Political journalists will busy for the next 49 minutes: the full secretly-taped video of Mitt Romney's remarks to donors at a private event in Boca Raton, Florida, on May 17 has been posted to YouTube by Mother Jones. Romney himself called for the release of the uncut video during his press conference last night so that we could all learn the full context for his comment that 47 percent of Americans pay no income tax and would be voting for President Obama. We are tuning in. We'll update shortly.
Updates: Here are the key parts so far:
- Romney's 47 percent comment in context. The question that prompted the answer was, "In the past three years, all people have been told is, 'Don't worry, we'll take care of you.' How are we going to do it? … to convince every body that you've got to take care of yourself?"
- Romney's answer was fairly reported. Mother Jones did not edit out sentences that would change the meaning.
- There is a lot of rich people anxiety. "My question is, why don't you stick up for yourself? You should be proud of yourself," another donor says. "Why is it bad to aspire to be wealthy and successful? ... Why is it bad to cut 30 jobs instead of 300?"
- Romney explains his entertainment options. Romney is skeptical of Saturday Night Live. "I was asked to go on Saturday Night Live. I did not do that in part that you want to show that you are fun and you’re good person, but you also want to appear presidential," Romney says. SNL is "slapstick." David Letterman, he says, "hates me because I’ve been on Leno more than him… they’re very jealous of each other as you know." He did The View twice, but it's risky. Aside from Elisabeth Hasselbeck, "The other four are sharp tongued and not conservative, Whoopie Goldberg in particular." As for other morning shows, he notes, "Regis is gone."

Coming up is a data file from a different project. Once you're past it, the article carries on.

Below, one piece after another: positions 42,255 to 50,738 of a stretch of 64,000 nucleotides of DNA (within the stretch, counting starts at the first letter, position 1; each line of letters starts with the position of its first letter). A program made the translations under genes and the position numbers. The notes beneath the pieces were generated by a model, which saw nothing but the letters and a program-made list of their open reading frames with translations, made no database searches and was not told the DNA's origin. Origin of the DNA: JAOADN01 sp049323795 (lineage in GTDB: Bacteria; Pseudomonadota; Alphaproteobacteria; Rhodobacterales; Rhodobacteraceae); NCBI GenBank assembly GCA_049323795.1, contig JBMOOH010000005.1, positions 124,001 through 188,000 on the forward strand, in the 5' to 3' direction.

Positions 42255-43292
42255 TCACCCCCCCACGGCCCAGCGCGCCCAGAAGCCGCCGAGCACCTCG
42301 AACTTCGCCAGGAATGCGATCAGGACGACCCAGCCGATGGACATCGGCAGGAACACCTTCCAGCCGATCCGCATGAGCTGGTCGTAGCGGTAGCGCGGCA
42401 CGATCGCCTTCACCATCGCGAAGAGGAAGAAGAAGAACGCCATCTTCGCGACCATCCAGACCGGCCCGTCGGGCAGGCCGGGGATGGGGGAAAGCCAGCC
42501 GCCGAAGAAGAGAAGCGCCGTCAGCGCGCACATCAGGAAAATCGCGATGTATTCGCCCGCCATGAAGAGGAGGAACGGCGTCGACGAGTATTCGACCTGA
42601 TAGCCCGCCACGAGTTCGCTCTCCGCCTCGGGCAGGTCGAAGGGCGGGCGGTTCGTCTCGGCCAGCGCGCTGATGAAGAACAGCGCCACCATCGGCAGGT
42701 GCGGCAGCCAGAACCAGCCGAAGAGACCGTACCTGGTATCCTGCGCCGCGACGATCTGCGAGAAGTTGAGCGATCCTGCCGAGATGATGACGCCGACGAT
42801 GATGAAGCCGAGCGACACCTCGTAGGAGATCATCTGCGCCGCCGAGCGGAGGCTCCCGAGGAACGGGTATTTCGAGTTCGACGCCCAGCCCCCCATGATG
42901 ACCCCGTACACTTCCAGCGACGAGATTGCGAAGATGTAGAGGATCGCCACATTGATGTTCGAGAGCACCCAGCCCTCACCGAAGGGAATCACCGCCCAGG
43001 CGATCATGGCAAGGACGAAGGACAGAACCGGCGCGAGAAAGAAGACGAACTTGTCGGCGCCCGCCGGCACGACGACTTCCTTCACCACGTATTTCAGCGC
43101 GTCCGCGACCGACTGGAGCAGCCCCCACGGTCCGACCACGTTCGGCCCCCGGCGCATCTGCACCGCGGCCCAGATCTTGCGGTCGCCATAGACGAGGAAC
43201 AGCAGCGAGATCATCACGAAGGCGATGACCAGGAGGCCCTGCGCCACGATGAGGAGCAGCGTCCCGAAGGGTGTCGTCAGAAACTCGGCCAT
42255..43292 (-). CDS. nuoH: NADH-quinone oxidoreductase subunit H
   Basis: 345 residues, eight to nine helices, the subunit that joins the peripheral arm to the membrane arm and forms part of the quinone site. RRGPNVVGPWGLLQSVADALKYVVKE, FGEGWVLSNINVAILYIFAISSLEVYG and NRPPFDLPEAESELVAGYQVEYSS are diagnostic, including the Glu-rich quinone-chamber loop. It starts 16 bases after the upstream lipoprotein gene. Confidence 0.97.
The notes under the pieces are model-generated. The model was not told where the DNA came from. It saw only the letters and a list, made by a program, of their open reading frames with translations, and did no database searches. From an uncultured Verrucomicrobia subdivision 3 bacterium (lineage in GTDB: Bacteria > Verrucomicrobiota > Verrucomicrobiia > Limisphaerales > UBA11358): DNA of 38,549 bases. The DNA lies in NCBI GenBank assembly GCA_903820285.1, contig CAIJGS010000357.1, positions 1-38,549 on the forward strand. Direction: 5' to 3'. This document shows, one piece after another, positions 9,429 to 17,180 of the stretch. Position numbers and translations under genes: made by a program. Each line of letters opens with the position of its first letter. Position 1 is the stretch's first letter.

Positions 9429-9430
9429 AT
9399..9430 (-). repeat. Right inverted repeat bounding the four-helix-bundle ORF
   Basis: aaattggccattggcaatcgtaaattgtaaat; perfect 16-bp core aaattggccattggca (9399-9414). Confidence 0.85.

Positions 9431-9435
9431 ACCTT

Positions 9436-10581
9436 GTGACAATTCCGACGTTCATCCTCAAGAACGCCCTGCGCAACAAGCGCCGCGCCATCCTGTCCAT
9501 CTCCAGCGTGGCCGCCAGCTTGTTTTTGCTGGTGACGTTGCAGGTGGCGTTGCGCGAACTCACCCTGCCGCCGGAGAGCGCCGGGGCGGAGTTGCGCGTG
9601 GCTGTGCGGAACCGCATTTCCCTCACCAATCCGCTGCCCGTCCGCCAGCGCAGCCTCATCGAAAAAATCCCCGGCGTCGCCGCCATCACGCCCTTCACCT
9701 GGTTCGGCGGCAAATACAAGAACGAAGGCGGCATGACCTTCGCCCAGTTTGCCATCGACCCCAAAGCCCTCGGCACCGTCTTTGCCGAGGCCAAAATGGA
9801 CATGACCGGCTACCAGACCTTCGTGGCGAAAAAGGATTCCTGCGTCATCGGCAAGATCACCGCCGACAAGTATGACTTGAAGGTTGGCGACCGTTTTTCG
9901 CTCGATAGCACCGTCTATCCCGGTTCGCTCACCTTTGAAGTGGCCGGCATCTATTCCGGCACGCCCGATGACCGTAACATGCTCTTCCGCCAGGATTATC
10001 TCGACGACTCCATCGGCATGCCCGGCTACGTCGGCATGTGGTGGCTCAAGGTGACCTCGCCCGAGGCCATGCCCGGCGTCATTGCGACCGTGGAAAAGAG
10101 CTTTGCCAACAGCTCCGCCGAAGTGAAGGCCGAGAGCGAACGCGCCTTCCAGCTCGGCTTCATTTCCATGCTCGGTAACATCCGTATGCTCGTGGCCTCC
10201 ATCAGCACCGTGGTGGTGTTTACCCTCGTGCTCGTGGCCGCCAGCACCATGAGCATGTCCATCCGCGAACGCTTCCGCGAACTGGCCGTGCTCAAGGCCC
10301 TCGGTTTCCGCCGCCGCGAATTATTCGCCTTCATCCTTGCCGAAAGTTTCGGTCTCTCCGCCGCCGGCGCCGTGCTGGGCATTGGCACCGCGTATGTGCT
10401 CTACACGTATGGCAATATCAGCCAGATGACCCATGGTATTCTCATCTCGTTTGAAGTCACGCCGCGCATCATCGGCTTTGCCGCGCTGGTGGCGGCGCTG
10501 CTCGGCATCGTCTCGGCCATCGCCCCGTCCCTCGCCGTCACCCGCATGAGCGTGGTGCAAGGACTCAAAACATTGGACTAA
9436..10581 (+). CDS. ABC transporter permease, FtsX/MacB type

- Donor anxiety about poll numbers. To show her skills as a political analyst, a donor says, "I told George Bush Sr… I told him there was a guy named Clinton who's going to [inaudible -- but sort of sounds like 'challenge'] him. And he laughed." Then she lays out Romney's polling situation rather bluntly: "Women don't want to vote for you. Hispanics -- a majority of them don't want to vote for you. College students don't... On a mass level, what do you want us, this group, as your emissaries, what do you want us to do?" Another donor yells out later, "They say, 'He's a rich boy!' They say, 'He's a rich man!'" Romney repeatedly says it's early in the race, and people aren't paying attention yet.
- Romney talks poll numbers and message limitations. "Those people -- the five to six percent that we have to bring on our side? They all voted for Barack Obama four years ago. By the way, when you say to them, 'Do you think Barack Obama is a failure?' they overwhelmingly say no. They like him. But when you say 'Are you disappointed that his policies haven't worked?' They say yes. Because they voted for him, they don't want to be told that he's a bad guy, that he did bad things, that he's corrupt. They want to hear that they did the right thing but he just wasn't up to the task. They love the phrase that he's in over his head. You and I are people who spend our days with Republicans. And these people are people who voted for him and don't agree with us. And so the things that animate us are not the things that animate them. And the best success I have in speaking with those people is saying, You know, the president is a disappointment."
Romney's full 47 percent explanation:
"There are 47 percent of the people who will vote for the president no matter what. All right, there are 47 percent who are with him, who are dependent upon government, who believe that they are victims, who believe the government has a responsibility to care for them, who believe that they are entitled to health care, to food, to housing, to you-name-it. That that's an entitlement. And the government should give it to them. And they will vote for this president no matter what.
I mean, the president starts off with 48, 49… he starts off with a huge number. These people who pay no income tax. 47 percent of Americans pay no income tax. So our message of low taxes doesn't connect. He'll be out there talking about tax cuts for the rich. I mean, that's what they sell every four years. And so my job is not to worry about those people. I'll never convince them to take personal responsibility and care for their lives.
What I have to do is convince the five to 10 percent in the center..."
This article is from the archive of our partner The Wire.
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